The ROV's role in satisfying the requirements of the offshore production industry has been one of constant change over the years.

As technical, operational and commercial experience has been gained, new and more demanding challenges have been identified.

This paper demonstrates the capabilities of ROVs and their associated technology in meeting these new demands dictated by deepwater operations, increased safety requirements and low oil prices.


ROVs and their associated intervention tools have been gradually eroding the well established role of the diver.

This is clearly evident by the reduction in the number of divers to date supporting the industry compared with the increase in the number of ROV's and their associated personnel.

Historically a large quantity of equipment and numerous personnel were required to support a simple diving system whose duties on a drilling rig for example were establishing wellhead guide wires and the occasional operation of valves. The introduction of the ROV however was in itself a traumatic period and most divers have their own ROV recovery tale to tell.

These early machines had not been designed for the rigours of offshore use and were therefore generally unreliable.

The ROV's potential was recognised, however, which encouraged companies to invest in these machines and improve their performance to acceptable levels.

In addition to the machines themselves, their launch and recovery systems were also improved. Early launch systems such as articulated cranes. (commonly fitted to trucks) have been replaced with purpose designed "A" frames and towers etc. to cater for the general increased weights of the modern ROV, its tether management system and to provide a contingency for intervention equipment etc.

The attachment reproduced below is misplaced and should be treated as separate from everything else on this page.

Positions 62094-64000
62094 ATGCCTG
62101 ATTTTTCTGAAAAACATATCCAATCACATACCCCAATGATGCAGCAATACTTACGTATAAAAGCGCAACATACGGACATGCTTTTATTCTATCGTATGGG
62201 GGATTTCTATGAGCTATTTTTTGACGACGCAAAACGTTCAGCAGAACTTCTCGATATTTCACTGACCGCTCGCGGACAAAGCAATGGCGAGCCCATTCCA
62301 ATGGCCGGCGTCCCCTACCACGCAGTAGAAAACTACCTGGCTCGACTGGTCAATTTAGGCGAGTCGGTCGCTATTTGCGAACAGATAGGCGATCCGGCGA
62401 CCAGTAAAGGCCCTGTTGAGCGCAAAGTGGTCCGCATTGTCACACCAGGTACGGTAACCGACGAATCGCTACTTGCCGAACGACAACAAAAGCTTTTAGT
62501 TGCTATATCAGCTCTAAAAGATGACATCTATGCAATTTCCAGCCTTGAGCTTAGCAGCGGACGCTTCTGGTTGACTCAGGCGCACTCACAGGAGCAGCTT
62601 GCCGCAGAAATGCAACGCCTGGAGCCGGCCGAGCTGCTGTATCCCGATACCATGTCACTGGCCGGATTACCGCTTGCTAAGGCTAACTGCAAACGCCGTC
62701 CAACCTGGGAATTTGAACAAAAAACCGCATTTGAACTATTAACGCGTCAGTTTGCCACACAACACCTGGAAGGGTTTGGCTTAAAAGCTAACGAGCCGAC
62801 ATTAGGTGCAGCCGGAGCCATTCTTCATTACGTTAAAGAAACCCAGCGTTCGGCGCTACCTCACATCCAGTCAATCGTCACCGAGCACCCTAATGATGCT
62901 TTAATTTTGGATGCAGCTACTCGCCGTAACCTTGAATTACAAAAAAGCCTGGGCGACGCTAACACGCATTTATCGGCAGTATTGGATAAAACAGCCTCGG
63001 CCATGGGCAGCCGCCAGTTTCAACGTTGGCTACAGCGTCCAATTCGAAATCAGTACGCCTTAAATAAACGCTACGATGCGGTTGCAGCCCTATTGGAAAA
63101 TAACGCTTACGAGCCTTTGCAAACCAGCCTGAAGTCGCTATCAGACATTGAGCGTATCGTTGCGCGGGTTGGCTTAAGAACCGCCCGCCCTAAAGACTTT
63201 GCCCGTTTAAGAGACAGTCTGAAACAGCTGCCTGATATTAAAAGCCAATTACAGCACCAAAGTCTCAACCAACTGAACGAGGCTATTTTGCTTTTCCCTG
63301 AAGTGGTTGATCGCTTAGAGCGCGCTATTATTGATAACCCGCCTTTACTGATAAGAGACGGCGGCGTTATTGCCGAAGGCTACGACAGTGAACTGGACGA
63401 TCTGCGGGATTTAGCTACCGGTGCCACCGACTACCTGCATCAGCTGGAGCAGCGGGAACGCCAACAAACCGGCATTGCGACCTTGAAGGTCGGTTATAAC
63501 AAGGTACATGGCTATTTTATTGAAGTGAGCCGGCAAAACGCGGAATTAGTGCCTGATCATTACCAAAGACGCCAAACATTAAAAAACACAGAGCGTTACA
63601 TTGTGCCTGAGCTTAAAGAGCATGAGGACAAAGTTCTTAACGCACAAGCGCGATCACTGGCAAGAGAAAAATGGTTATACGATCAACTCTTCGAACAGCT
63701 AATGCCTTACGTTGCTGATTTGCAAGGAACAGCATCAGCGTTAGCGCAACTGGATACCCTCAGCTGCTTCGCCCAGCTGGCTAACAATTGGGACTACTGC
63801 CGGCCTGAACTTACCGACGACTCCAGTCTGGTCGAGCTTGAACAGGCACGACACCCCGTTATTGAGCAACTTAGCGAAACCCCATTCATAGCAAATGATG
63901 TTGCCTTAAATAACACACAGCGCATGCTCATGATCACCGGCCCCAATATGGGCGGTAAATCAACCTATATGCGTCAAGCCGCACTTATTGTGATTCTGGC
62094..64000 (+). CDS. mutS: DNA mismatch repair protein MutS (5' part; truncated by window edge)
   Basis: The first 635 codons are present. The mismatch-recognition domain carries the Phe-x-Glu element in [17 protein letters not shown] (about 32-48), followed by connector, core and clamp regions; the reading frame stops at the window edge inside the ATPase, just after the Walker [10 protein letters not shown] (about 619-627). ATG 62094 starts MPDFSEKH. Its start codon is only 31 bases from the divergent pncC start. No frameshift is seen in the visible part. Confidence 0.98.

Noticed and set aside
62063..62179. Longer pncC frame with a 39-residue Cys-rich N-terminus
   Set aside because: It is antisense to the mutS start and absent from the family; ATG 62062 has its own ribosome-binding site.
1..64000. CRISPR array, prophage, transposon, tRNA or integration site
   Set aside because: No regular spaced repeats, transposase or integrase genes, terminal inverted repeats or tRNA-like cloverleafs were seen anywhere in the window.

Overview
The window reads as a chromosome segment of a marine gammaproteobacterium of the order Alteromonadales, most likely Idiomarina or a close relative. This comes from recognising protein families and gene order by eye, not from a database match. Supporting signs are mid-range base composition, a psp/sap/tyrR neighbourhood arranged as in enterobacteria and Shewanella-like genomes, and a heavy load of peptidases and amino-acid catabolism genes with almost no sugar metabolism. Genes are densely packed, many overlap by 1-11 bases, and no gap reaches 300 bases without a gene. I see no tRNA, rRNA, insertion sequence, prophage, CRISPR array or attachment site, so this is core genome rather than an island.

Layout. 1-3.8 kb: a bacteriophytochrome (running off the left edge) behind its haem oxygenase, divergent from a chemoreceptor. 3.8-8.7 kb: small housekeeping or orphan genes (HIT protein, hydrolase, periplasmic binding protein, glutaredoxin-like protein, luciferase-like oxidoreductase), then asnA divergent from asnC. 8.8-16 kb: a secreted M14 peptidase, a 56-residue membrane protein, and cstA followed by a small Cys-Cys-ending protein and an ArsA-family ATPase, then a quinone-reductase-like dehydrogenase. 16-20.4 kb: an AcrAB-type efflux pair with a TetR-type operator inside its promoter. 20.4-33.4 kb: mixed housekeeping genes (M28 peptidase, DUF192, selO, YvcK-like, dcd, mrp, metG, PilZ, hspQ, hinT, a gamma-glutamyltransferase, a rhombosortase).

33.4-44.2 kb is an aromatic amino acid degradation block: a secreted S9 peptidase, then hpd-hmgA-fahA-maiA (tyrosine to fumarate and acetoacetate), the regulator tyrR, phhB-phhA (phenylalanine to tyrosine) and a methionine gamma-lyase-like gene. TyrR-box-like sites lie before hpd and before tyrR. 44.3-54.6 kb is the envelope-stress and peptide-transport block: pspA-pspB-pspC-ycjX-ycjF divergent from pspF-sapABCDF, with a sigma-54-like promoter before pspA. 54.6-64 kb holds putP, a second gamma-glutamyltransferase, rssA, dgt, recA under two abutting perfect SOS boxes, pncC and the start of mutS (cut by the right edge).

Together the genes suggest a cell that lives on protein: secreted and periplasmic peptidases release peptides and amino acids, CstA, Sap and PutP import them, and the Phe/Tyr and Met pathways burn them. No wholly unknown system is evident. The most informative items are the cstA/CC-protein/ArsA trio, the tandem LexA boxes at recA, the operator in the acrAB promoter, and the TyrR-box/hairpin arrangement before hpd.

In addition, systems are now generally designed to comply with offshore lifting regUlations e.g. "DnV Code of Practice for Offshore Lifting Appliances' which ensures their ability to cope with the dynamics associated with their intended use.


Today it is now widely recognised that the ROV is the primary support system on drilling rigs.

Recently, however. we have seen numerous instances where the ROV has been required to perform activities which may be considered beyond the ROV's commonly perceived capabilities.

Such projects highlight that ROVs can perform tasks that were previously considered unlikely and will encourage new tasks to be considered with confidence.

It also became evident that all work class ROVs do not have equal compatibility and that certain tasks will require the higher specification models to be used.

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